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Are You Suffering From Analysis Paralysis?
Posted By Jennifer Shaheen On January 16, 2014 @ 8:00 am In Small Business Operations | 11 Comments
Business owners love plans the way drowning men love lifeboats. We’re convinced, and I must admit not without reason, that a good plan will save us from a sea of uncertainty, ensuring we will someday, somehow, make it to the shores of profitability and prosperity.
Every business magazine on the planet has regular articles emphasizing the importance of planning. Our teachers and mentors stress how critical business plans are. There’s a non-stop conversation going on, telling entrepreneurs that they’ve got to plan, plan, plan.
But there’s one topic that never comes up. What happens when your plan gets in the way? A disproportionate focus on creating plans can mean that actually implementing those plans, and improving your business, gets delayed.
You’ve got a plan – a great, big plan.
In fact, your plan is so big, so comprehensive, so detailed that it becomes overwhelming to work with. Faced with the totality of everything you have to do and the deluge of detail that describes how you’re going to do it, your personal overload button gets tripped, and you wind up doing nothing at all.
You also have a plan – in fact, you’ve got lots of plans, and you’re always making new ones.
Every day, every hour, you have an idea, an inspiration, an innovation that will totally transform the way you do business. None of these plans have been written down, leaving you without any clearly identified action steps. As a result, you wind up doing nothing at all.
You can have too much of a good thing. Plans that are too big and complex are a problem. So is having a large volume of incomplete plans. The temptation can be to throw out all of your existing plans, and start again from scratch, but that will only slow you down further.
Understand that there are reasons that we become stalled in the planning phase. The fear of making a mistake is huge; also common is a lack of resources or assistance to implement the plan. I would suggest to you that failing to improve your business is a huge mistake – and point out that it’s only by becoming more profitable that your business will gain the resources and help you need to make even more improvements.
At some point, you have to stop planning and take action. This means you’ve got to cut your plans down to size.
At this point, it doesn’t even matter which one. The goal is to get you out of the paralysis analysis mode and back where you’re supposed to be – actively engaged in improving your business.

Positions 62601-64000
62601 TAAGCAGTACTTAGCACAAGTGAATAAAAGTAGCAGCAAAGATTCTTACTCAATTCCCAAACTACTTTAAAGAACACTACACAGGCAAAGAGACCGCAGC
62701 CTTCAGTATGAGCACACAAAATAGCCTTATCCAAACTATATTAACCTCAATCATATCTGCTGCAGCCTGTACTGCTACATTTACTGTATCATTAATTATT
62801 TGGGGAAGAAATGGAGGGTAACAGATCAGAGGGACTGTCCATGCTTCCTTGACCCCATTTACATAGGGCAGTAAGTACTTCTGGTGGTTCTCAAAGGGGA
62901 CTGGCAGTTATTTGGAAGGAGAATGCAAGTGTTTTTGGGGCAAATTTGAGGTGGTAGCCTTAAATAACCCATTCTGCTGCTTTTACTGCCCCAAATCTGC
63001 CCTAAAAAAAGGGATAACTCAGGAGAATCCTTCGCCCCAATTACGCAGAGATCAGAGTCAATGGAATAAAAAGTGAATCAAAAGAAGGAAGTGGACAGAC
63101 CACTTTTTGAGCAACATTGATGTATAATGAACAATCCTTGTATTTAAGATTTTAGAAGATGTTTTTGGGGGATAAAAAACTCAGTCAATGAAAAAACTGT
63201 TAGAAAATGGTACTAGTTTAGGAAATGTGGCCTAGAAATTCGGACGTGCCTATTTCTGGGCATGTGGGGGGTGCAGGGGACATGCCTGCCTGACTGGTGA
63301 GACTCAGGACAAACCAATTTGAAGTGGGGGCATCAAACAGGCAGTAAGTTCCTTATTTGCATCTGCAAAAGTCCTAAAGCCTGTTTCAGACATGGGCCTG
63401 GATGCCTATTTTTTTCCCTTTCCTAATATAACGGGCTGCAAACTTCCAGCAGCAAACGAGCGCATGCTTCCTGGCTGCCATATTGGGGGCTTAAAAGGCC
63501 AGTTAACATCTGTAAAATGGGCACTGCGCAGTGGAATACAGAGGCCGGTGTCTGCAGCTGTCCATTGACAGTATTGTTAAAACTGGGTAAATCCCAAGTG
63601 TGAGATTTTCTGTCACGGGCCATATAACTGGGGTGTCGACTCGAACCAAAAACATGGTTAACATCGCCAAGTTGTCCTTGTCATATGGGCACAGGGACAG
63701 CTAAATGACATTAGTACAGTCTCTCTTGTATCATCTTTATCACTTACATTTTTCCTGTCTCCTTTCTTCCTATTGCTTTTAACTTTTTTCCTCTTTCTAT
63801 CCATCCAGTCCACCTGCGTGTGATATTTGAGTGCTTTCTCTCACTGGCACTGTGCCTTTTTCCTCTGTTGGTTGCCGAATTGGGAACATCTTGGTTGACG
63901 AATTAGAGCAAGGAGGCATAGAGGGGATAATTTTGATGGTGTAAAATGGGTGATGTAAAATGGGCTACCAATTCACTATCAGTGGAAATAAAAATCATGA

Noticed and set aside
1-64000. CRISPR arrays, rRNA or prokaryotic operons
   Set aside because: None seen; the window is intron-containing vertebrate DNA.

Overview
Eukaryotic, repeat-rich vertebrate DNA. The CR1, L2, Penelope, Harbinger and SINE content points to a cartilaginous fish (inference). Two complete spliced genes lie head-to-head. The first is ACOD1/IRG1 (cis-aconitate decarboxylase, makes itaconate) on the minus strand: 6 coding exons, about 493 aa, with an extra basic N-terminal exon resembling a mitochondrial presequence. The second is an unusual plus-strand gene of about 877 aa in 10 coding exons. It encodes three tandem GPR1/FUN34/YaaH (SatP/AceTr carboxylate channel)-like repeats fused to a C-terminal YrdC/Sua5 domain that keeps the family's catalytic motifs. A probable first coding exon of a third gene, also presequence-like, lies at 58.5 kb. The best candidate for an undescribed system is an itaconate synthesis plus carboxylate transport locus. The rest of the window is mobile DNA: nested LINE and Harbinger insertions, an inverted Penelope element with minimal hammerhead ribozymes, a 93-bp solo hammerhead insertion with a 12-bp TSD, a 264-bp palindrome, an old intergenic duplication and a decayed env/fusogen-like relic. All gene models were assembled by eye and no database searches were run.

For example, let’s say your objective is to become well-known to your local marketplace. One task that could help you achieve this task is to appear in local media, either in print, on television or online.
It’s important to stay on task at this point. Don’t worry about everything else you want to accomplish with your business, you can come back to those ideas later. This isn’t the point, for example, to consider changing your business’ signage or revamping your website.
How are you going to accomplish the objective you’ve chosen? Notice that I’ve said outline, not plan. This is not the time for an in-depth, detailed plan. You don’t always need the minutia. For example, an outline for appearing on local media could look like this:
The objective-driven outline is short and simple. Work your way through the steps. Taking action is the first step in creating a profound psychological change within yourself. It’s the equivalent of getting up off the couch and taking that first tentative jog around the block.
You may not see immediate results, but you’re creating the groundwork for change.
Regularly creating and implementing objective-driven outlines is a smart, strategic way to handle an overwhelming detailed plan. If you’re on the other end of the spectrum, and create too many incomplete plans, you’ll find that the use of objective-driven outlines will introduce an element of discipline and rigor into your operation.
Plans have a critical role in every business owner’s life. But if your plans are slowing you down too much, set them to the side temporarily and concentrate on some objective-driven outlines instead.
Taking action leads to accomplishments that will influence your future planning – for the better.
Overwhelmed  Photo via Shutterstock
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